But most courts have considered leagues as collections of separate businesses and analyze their actions under the rule of reason, a painstaking doctrine of proof that juggles the benefits of collaborations with effects on competition and consumers.
The licensing case before the justices began in 2001 when NFL owners, concerned with sagging memorabilia income, got rid of the several companies it used to market its goods and consolidated the operation in Reebok International, which won a 10-year exclusive contract after a bidding war. The athletic gear maker has similar deals with the NHL and NBA.
The marriage between Reebok and the NFL was an immediate hit. By the end of 2002, sales had increased 21 percent, to $1.1 billion. Fans evidently paid a lot of that. For example, fitted caps that sold for $19.99 before the deal rose to $30 by 2006.
Not everyone was so happy. After it lost its contract to Reebok, Buffalo Grove, Ill.-based American Needle sued in antitrust. Few question that antitrust laws need to bend so sports teams can cooperate with each other just to put teams on the field to play the leagues’ games. Off the field, however, the arguments for and against protection become hotter.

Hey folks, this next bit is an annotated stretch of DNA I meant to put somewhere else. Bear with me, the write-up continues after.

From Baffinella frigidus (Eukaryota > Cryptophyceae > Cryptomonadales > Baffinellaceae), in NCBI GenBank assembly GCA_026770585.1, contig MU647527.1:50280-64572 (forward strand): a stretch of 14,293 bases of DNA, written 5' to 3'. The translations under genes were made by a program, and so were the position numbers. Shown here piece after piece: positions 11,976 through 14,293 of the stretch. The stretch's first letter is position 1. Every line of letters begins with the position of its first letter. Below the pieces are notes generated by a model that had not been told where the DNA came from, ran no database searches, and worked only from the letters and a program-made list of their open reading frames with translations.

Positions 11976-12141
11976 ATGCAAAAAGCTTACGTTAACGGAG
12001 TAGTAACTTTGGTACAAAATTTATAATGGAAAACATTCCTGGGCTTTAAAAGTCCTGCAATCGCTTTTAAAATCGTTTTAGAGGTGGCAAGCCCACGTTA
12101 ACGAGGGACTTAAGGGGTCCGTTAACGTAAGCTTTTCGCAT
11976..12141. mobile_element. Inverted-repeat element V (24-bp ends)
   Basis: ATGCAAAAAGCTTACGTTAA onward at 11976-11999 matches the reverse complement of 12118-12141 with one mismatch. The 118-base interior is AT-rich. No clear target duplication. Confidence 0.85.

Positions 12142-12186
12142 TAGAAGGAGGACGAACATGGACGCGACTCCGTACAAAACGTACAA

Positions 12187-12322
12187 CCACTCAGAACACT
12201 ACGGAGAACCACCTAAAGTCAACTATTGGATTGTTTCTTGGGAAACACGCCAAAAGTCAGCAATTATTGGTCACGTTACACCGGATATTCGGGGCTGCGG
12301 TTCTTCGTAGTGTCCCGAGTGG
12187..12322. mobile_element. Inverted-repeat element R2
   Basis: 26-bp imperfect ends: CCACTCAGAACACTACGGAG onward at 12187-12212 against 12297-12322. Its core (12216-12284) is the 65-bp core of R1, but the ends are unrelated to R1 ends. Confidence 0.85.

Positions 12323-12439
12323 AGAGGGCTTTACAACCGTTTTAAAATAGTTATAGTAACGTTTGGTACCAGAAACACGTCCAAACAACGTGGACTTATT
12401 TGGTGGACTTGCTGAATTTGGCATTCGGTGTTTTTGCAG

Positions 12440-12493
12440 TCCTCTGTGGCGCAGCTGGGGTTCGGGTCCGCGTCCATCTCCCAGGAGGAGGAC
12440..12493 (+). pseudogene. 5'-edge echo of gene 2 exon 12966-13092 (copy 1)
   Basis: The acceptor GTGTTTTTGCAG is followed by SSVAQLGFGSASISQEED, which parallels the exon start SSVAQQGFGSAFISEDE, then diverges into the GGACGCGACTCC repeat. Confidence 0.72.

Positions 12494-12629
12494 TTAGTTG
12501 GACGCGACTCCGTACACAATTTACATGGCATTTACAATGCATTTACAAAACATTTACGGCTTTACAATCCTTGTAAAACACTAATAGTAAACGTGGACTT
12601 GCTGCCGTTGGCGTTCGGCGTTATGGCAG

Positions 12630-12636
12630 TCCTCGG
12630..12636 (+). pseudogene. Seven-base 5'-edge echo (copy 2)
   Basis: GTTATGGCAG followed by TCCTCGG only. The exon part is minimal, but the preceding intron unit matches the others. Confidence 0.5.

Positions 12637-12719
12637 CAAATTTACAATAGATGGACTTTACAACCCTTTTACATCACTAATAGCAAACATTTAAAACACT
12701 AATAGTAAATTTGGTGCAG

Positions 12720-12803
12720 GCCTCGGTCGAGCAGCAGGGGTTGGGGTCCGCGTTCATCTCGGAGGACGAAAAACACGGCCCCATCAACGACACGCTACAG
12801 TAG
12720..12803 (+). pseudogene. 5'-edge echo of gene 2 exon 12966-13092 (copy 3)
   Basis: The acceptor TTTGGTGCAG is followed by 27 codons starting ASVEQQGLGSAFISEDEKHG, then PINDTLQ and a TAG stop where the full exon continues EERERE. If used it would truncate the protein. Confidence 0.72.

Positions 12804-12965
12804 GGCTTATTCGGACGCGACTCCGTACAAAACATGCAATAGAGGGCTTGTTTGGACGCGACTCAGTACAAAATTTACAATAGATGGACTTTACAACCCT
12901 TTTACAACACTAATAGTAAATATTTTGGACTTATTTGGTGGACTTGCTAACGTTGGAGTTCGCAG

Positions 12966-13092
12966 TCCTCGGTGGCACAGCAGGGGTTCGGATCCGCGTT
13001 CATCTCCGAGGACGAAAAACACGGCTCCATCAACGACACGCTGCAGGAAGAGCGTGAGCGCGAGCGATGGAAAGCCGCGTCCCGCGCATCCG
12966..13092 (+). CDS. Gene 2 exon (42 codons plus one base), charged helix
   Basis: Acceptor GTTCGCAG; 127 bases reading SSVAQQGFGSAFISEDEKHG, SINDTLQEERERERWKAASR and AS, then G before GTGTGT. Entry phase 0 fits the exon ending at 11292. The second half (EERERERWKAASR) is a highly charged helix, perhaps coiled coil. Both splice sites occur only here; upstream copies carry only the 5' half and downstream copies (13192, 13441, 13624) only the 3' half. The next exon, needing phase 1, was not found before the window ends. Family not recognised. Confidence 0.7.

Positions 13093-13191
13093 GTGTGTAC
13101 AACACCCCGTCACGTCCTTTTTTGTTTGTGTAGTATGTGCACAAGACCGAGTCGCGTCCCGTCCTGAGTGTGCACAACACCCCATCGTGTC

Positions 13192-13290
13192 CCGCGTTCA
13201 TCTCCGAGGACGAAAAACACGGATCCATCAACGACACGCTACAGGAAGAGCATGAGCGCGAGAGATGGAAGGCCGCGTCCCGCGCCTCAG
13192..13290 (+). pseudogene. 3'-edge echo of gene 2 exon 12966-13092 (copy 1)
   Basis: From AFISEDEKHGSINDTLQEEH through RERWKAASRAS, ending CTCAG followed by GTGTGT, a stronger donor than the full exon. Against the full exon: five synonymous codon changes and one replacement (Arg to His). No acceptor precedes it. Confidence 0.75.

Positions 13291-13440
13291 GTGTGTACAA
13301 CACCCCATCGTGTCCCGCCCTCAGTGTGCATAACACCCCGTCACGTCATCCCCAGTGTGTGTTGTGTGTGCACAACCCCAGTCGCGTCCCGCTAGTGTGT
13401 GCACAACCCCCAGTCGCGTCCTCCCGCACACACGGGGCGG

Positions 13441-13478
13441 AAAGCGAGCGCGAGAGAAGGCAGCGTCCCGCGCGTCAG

American Needle maintains that despite the need for coordination on the field, the separately owned teams are perfectly capable of competing with each other in areas removed from the action. The Chicago-based 7th U.S. Circuit Court of Appeals disagreed and affirmed a summary judgment the trial court had granted, holding that at least in the licensing context, the league comprised a single entity. The case made the 7th Circuit the only appeals court to rule that way.
But the circuit court also said sports antitrust claims must be examined “one league at a time” and “one facet of a league at a time.” The NFL, however, is seeking a wider, almost across-the-board exemption, citing a long list of cases where courts have rejected the single-entity defense and forced antitrust claims to trial.
The players complain that the NFL teams compete against each other for every penny and every fan, and that they don’t share their profits and losses. Indeed, the players association maintains, besides competing for fans, players and franchise territories, teams even compete in licensing activities such as those currently before the Supreme Court. Moreover, the players maintain that the league had the option of organizing itself as a single business entity from the beginning but chose not to.
“Having chosen to be separate economic entities for their own business reasons, the NFL teams cannot ask to be treated as a single entity solely when it suits their purposes,” the players argue.